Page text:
Born again football fan

Those who know me well know that I am often sentimental about the past. That's why I love retro experiences so much.

We are only a quarter-way through 2014 and already there have been two notable blasts from the past for me.

The first was buying English pop group Depeche Mode's album Black Celebration on vinyl again.

I recently started buying new vinyl reissues of classic albums, and these days, they are ostentatiously pressed on thick plastic vinyl, priced three times as much for suckers like me. But the childish glee with which I unwrapped it brought me right back to 1986, when I blew a week's worth of recess money on the album.

The second big retro experience of 2014, however, has been altogether more unexpected.

It had been slowly building up over the weeks, but Liverpool's thrashing of the once-mighty Manchester United 3-0 at Old Trafford last week confirmed the reawakening of a part of me that I thought had long been left behind.

It surprises even me that I used to be a football fan.

It was the early 1980s and I was in primary school. And being a Catholic boys' school, it was football-mad.

Every year for six years, nearly every physical education lesson was an hour of round-robin football between the three teams of players that made up one class of 40 students.

Growing up, I was a small skinny kid who couldn't tackle another player to save my life. I was also particularly bad at heading the ball, so by process of elimination, I ended up out on the right wing.

At home, I was a bit of a sad football geek. I used to cut out the results and league tables published every Monday in The Straits Times and paste them into exercise books. I would read the books over and over again, reliving a team's glory as it moved up the table or its agony as it went through a patch of poor form.

In the upper primary years, some of my classmates got into a fantasy role-playing game called Dungeons And Dragons. It was played with special dice that had more than the usual six sides.

I bought those dice to engage in my own fantasy game - a make-believe league where the dice would determine the scores of the matches I had lined up and on which my carefully calculated league tables would be based.

Like many youngsters of the day, I was a big supporter of Liverpool, a team which just could not stop winning everything in sight.

I idolised many of the team's stars of that period - prolific strikers Ian Rush and Kenny Dalglish (who later became manager of the club) and even erratic and flamboyant goalkeeper Bruce Grobbelaar.

I remember staying up late or waking up in the middle of the night to watch the FA and League Cup finals "live" (yes, they were 100 per cent free then). And on Sunday mornings, I would catch the TV round-up of the week's action without fail.

My mum had a close friend who lived and worked in London at the time. There was much excitement one year when she came back on holiday bearing two gifts for me that reflected my twin obsessions in life: a plastic folder bearing the cover of Duran Duran's seminal album Seven And The Ragged Tiger and a kid-sized Liverpool FC scarf.

Then, just as suddenly, my enthusiasm for the game faded. In 1985, I went on to Catholic High School where basketball and table tennis, not football, were the games of choice.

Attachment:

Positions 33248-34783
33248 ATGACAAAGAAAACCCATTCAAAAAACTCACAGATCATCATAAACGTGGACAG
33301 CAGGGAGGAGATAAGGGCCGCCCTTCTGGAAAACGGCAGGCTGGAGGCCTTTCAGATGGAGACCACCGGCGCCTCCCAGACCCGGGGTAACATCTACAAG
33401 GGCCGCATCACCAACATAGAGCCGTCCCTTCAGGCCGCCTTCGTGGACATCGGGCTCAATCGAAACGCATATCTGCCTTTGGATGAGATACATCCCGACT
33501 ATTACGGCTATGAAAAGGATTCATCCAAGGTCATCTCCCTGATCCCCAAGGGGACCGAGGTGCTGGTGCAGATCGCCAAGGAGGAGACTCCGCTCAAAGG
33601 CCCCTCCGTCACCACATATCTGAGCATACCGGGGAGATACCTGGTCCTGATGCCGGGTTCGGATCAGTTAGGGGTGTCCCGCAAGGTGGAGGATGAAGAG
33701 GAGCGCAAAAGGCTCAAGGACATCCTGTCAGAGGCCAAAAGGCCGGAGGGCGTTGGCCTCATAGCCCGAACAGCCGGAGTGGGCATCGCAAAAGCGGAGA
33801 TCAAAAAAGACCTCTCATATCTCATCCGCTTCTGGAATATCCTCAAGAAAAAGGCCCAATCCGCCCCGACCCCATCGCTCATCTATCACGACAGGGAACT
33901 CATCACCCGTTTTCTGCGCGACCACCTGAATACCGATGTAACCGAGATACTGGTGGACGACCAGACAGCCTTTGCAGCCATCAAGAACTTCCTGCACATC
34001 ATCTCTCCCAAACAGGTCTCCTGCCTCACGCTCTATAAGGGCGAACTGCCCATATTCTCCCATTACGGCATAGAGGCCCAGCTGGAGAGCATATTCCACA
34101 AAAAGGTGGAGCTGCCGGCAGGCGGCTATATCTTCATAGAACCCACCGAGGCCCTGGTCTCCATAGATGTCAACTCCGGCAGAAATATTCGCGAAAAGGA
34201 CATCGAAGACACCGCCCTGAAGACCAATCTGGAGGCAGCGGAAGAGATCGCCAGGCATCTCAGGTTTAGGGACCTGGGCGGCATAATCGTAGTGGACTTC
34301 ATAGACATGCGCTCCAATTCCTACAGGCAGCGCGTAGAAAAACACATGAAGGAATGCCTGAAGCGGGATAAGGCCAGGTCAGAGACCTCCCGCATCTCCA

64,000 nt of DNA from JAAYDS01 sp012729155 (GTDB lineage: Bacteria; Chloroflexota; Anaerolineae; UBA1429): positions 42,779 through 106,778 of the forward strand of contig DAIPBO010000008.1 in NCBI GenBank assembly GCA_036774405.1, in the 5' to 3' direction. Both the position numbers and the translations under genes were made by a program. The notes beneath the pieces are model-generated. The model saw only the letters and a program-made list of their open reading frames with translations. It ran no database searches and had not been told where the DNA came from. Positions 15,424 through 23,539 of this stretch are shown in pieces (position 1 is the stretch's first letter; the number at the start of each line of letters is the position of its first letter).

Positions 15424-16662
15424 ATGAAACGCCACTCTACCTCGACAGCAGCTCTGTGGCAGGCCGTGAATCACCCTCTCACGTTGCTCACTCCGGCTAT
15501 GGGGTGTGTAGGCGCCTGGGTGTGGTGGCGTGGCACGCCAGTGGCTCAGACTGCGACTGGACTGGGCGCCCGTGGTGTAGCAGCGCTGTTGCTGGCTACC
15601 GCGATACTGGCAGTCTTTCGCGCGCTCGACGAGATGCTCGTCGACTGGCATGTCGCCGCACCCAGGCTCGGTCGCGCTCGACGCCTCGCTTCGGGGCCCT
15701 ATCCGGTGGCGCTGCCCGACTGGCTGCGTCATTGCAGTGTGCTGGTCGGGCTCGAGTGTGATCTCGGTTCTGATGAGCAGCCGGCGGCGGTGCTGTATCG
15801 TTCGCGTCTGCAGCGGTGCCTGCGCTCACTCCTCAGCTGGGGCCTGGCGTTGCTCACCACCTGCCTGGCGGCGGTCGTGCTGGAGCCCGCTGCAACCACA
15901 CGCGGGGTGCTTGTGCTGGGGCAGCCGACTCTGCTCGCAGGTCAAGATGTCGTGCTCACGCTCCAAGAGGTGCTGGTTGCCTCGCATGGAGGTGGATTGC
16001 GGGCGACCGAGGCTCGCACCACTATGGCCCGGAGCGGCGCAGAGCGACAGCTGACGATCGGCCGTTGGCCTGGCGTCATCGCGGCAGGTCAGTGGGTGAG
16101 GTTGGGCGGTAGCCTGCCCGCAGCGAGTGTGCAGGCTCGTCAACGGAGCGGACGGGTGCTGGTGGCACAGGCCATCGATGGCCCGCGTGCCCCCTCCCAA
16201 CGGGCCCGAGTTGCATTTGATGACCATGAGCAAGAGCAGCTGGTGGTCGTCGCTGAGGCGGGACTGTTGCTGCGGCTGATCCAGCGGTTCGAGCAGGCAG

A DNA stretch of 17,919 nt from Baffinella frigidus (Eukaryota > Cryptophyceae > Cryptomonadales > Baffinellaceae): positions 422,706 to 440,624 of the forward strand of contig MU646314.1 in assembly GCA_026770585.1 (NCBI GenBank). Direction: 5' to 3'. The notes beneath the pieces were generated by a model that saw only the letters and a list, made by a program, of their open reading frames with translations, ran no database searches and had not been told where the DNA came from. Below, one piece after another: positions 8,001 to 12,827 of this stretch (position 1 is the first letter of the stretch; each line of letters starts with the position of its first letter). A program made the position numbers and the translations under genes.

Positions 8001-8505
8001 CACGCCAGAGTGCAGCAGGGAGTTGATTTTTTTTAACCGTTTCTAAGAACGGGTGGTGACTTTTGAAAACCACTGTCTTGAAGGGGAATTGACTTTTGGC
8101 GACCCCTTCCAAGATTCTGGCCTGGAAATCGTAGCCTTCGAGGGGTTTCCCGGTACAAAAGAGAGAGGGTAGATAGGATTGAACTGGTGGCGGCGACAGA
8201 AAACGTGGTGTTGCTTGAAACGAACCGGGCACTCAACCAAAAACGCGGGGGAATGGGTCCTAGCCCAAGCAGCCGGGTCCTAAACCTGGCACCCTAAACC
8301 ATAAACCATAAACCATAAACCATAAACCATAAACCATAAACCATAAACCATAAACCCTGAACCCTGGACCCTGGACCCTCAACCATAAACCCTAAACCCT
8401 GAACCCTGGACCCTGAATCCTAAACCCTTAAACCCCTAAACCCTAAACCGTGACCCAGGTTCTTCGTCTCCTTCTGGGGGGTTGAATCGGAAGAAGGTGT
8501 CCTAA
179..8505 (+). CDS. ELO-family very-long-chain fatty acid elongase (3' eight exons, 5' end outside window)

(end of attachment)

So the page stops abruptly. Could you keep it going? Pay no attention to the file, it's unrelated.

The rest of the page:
Since then, I have never looked back on my secret football-loving days nor have I wanted to.

As an adult, I fell in with a circle of friends for whom football was anathema. We were a demographic that was more Madonna than Maradona, more Gaga than Kaka.

Fergie was either an unglamorous duchess or a glamorous singer that made an album called The Dutchess, and if we were ever caught talking about a Beckham, it would undoubtedly be Victoria, not David.

So you can imagine the shock my fashionista-shopaholic friend had one night in January when I had drinks with her.

Her Liverpool-loving husband was complaining about the lack of sleep after watching a game the previous night, when I interrupted.

"5-3, Stoke City", I muttered quietly.

My friend literally sat up.

"You mean, you actually know?" she gasped. "Who are you and what have you done with my friend?"

That was when I had to come out of the closet - the creepy exercise books, the cherished football scarf, the knowledge that Liverpool had won a treble in 1983-84... all the skeletons came spilling out in a cathartic gush.

Yes, I have been secretly monitoring English Premier League results, switching screens at work, hoping no one will notice.

Yes, I have The New Paper's Football Kaki app on my phone and am even considering - horrors! - subscribing to Mio Stadium.

As the season draws to a close and Liverpool actually have a chance of becoming champions, I am buying small bets against them in a classic sign of growing emotional attachment - so that I feel less awful if they lose their matches.

I can't help it. That's how extraordinary this football season has been for me and countless other out-and-proud Liverpool fans worldwide.

In a long Facebook post which I read from start to finish, S. - a friend who lives and works in Tokyo - lamented the level of "fair weather" fandom being exhibited this year.

He titled it Failure, Manchester United And The Impermanence Of Memory and wrote: "I support United, but not Moyes - that is the anthem for this season. And what if the successor to Moyes fails? And his successor, and the successor after that?

"I support United, but not when it is being managed by someone who does not know how to win? Or, to cut a long story short: I support United, but not when they are losing?"

Perhaps that is the real reason behind my being a born-again football follower. The explanation doesn't matter, for I'm simply enjoying this retro moment.

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